Do you ever say to yourself: “Gosh, I really need to 3-D print this thing right now?”
Well, now that 3D hubs is bringing the sharing economy to the technology, you can probably get it done just down the street.
For most people, 3-D printing probably seems like little more than hype. We’re constantly hearing about the prospect of 3-D printed food, 3-D printed widgets, and even 3-D printed organs. But where is all this stuff in daily life? It’s coming–according to McKinsey, 3-D printing could have a giant economic impact in the near future–$230 billion to $550 billion per year by 2025 in consumer use, direct manufacturing, and tool creation.
3-D printing networks, where people create models of what they want on their computers and then use 3-D printers elsewhere, may be one of the catalysts in the rapid growth of this industry. This week, for example, 3D Hubs, a 3-D printing network platform, launched (with an undisclosed seed round from Balderton Capital). The Amsterdam-based startup, created by two industry veterans, helps people make money during the 95% of the time that their 3-D printers sit unused–and while giving others access to a local printing network.
Every major city on the 3D Hubs network is considered a community. Some communities–like Amsterdam, London, and Copenhagen–already have lots of printers and active users. To find a printer, just search in your city. Click on Amsterdam, for example, and you’ll see that there are 29 print hubs listed with their printer type (Ultimaker, RepRap, Leapfrog Creatr, etc.), the colors they have available, delivery time, print quality, and price per cubic centimeter of material printed. 3D Hubs takes a 15% commission on each order; in exchange, the company makes sure each file is printable, does a price calculation, and offers secure payment.
The Latest on: 3-D Printing
- 3D-printed heads let hackers – and cops – unlock your phone on December 16, 2018 at 1:32 pm
You can even 3D print a life-size replica of a human head — and not just for Hollywood. Forbes reporter Thomas Brewster commissioned a 3D printed model of his own head to test the face unlocking syste... […]
- Interview with Ankit Sahu of India’s Largest 3D Printing Service Bureau: Objectify Technologies on December 16, 2018 at 8:03 am
Only a few years ago Ankit Sahu started Objectify Technologies. Over the past years of rapid growth, Objectify has become India’s largest 3D printing service bureau. The company serves the ... […]
- VW to start 3D printing of car production parts in 2-3 years on December 15, 2018 at 9:30 am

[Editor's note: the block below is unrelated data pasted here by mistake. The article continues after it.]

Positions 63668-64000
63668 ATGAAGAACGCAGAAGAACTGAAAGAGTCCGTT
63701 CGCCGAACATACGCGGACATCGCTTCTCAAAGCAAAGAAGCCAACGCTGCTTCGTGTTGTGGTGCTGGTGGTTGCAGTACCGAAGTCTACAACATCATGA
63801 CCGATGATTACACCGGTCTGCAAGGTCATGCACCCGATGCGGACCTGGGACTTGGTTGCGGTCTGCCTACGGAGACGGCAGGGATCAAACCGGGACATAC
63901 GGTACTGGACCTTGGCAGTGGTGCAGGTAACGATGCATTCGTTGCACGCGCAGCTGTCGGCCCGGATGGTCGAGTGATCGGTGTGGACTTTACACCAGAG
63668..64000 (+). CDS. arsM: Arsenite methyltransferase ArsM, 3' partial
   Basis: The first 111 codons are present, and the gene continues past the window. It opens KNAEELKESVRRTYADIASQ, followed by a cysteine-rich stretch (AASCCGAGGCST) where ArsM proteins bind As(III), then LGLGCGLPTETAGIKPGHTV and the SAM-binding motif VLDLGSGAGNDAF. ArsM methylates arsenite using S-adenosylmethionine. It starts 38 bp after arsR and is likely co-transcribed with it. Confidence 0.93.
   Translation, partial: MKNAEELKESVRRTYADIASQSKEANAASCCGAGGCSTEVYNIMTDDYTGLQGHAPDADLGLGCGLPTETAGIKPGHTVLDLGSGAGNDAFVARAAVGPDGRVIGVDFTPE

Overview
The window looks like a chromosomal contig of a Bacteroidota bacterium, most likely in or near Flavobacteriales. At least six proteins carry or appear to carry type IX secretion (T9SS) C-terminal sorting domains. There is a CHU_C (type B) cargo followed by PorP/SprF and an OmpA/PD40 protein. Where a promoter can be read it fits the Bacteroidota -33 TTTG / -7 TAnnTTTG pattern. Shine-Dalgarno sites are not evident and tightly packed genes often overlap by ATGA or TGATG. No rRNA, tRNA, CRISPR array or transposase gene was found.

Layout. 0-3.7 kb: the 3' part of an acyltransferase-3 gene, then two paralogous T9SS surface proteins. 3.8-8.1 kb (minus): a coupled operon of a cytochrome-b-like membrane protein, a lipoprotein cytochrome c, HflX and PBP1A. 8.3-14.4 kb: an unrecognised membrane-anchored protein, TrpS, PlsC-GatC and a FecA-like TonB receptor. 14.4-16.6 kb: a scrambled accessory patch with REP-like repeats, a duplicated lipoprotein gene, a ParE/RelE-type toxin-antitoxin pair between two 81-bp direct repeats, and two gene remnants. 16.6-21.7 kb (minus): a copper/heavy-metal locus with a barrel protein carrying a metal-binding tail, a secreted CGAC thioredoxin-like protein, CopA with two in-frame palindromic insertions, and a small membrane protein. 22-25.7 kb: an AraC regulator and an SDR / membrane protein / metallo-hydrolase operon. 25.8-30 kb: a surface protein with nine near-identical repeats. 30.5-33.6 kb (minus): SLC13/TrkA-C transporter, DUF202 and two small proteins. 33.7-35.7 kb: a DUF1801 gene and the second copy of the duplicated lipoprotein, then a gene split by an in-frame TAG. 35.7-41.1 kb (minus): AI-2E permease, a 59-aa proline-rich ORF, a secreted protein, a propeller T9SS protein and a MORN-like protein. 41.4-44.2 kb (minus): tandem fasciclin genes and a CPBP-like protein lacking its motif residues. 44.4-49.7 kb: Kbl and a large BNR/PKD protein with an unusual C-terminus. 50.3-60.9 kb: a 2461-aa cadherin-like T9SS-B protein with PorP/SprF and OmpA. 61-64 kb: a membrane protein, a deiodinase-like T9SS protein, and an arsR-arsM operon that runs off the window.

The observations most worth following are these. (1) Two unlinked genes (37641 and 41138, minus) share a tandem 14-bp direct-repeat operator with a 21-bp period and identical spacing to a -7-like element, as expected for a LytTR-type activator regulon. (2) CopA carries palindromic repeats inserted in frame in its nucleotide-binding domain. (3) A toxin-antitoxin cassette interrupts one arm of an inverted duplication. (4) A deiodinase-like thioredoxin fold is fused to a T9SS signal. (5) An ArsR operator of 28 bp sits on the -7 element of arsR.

Your next Passat could be 3D-printed. No, just kidding. A couple of manufacturers are already 3D-printing different components for some of the exotic cars on the market. For example, using this techno... […]
- MIT researchers 3D print inexpensive microfluidics device for personalized cancer treatment on December 14, 2018 at 11:26 am
Researchers from the Massachusetts Institute of Technology (MIT) have 3D printed a novel microfluidic device that simulates cancer treatments on biopsied tumor tissue. The 3D printed device can help c... […]
- Bulleit introduces futuristic 3D printed cocktail on December 14, 2018 at 10:30 am
Guests were served drinks at a giant bar made completely of 3D printed plastic but managed to look like rustic copper, an achievement its architects took pride in after completing the largest node-bas... […]
- How 3D printers are transforming flying on December 14, 2018 at 10:18 am
(CNN) - The next time you hop on a plane, there's a good chance some of its parts will have been made using a printer. The world's top aerospace firms are increasing their use of 3D printers in order ... […]
- Researchers Decrease Support Structures for Models Through Multidirectional 3D Printing on December 14, 2018 at 8:19 am
In most planar-layer based 3D printing systems, material collapse is prevented on large overhangs by adding support structures to the bottom. But support structures in single-material 3D printing ... […]
- MIT Implosion Fabrication 3D printing makes short work of microscopic objects on December 14, 2018 at 6:04 am
A collaboration between the Massachusetts Institute of Technology (MIT) and the Wyss Institute for Biologically Inspired Engineering at Harvard, has produced a new 3D printing-powered micro ... […]
- UB biomedical engineer uses 3D printing to create brain and heart models to enhance surgery on December 14, 2018 at 5:35 am
A UB team of biomedical engineers, neurosurgeons and cardiovascular interventionalists has developed a way to generate 3D prints of the human vascular system, giving surgeons pre-surgical, hands-on ac... […]
- Global Automotive 3D Printing market detailed in new research report on December 14, 2018 at 4:15 am
Our expert research analysts have been trained to map client’s research requirements to the correct research resource leading to a distinctive edge over its competitors. We provide intellectual, preci... […]
via Google News and Bing News